Child maltreatment victims are often reluctant to report abuse when formally interviewed. Evidence-based guidelines like the National Institute of Child Health and Human Development Standard Investigative Interview Protocol do not adequately address such reluctance because they are focused on cognitive rather than socioemotional strategies. The present study was designed to determine whether the Revised National Institute of Child Health and Human Development Protocol, which emphasizes supportive interviewing more than the standard protocol does, might predict increases in the overall informativeness and reductions in the reluctance of alleged victims. A total of 254 interviews, 166 using the revised protocol and 88 using the standard protocol, were conducted with 4.06- to 13.98-year-old children (M=9.20, SD=2.49) who disclosed multiple incidents of physical abuse by their parents and were thus expected to be more reluctant than victims of extrafamilial abuse. We coded indices of interviewer support and question types, children's reluctance, and informativeness in each utterance during the substantive phases of the interviews. The Revised Protocol was associated with better interviewer support and questioning as well as reduced reluctance and increased informativeness on the part of the children. These findings document the value of training interviewers to attend to the socioemotional needs of suspected abuse victims during investigative interviews.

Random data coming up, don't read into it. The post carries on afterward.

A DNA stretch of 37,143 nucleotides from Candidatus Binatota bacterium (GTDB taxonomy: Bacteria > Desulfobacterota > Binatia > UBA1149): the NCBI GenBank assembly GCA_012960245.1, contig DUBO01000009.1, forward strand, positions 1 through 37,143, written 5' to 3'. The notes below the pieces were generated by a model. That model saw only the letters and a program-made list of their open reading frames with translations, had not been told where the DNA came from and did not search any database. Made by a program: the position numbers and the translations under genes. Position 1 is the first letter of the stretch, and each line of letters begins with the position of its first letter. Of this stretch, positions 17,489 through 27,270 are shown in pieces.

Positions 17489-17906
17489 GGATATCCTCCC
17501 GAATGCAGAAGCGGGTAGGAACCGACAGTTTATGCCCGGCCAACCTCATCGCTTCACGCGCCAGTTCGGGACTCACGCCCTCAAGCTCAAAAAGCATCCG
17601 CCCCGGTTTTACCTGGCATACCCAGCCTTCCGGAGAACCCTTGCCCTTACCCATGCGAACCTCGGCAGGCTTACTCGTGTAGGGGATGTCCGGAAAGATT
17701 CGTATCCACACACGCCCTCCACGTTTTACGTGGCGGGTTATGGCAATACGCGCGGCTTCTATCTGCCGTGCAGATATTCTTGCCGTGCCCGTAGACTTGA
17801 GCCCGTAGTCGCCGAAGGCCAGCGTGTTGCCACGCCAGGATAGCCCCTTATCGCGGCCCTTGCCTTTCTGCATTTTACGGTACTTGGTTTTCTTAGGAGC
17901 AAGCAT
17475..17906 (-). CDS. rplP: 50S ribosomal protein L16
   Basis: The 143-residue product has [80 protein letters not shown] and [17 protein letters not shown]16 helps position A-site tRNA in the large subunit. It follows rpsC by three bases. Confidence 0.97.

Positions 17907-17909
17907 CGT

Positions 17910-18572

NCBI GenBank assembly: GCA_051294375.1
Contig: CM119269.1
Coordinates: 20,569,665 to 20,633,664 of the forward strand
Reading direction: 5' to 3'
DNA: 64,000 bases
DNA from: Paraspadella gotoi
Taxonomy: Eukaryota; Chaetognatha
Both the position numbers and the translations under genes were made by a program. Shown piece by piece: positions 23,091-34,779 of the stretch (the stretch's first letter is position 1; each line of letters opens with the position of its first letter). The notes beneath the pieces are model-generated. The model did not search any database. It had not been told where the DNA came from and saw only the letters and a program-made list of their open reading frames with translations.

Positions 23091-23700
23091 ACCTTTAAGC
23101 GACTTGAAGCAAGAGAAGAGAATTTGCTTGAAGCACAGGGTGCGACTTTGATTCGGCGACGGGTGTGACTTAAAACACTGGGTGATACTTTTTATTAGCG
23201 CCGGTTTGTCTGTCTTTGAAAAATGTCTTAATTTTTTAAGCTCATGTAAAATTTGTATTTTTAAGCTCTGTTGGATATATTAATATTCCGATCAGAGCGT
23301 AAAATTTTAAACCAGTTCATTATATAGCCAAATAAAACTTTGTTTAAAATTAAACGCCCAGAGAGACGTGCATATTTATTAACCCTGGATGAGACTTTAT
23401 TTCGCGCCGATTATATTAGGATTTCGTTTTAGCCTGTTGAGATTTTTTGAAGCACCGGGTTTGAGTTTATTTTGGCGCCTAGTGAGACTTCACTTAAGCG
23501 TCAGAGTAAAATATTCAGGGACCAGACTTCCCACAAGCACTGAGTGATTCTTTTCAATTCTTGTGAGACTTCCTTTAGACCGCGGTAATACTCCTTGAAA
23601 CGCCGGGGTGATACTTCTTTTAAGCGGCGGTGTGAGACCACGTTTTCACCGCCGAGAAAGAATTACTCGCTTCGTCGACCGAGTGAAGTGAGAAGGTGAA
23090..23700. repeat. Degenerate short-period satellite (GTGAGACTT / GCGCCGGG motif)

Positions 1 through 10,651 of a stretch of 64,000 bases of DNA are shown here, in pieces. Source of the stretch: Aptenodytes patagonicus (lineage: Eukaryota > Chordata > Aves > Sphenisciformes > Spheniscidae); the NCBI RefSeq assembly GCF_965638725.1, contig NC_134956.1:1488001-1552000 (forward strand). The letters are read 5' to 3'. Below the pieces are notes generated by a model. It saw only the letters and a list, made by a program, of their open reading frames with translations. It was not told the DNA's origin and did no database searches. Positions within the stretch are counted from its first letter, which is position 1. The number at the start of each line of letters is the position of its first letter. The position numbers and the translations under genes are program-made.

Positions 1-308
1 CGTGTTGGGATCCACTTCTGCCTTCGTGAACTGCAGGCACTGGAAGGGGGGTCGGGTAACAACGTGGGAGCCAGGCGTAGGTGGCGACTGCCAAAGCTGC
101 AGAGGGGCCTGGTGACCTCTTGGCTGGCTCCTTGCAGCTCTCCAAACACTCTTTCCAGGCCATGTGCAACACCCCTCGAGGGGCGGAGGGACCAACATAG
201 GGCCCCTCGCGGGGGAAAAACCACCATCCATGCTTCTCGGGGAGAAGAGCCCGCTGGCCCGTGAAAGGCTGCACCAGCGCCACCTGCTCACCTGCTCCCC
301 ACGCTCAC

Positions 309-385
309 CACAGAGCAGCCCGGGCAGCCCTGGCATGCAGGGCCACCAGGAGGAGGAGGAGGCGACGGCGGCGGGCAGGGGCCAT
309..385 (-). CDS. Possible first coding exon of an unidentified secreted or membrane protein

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© 2019 American Psychological Association.
- Investigative interviewing
- Revised National Institute of Child Health and Human Development protocol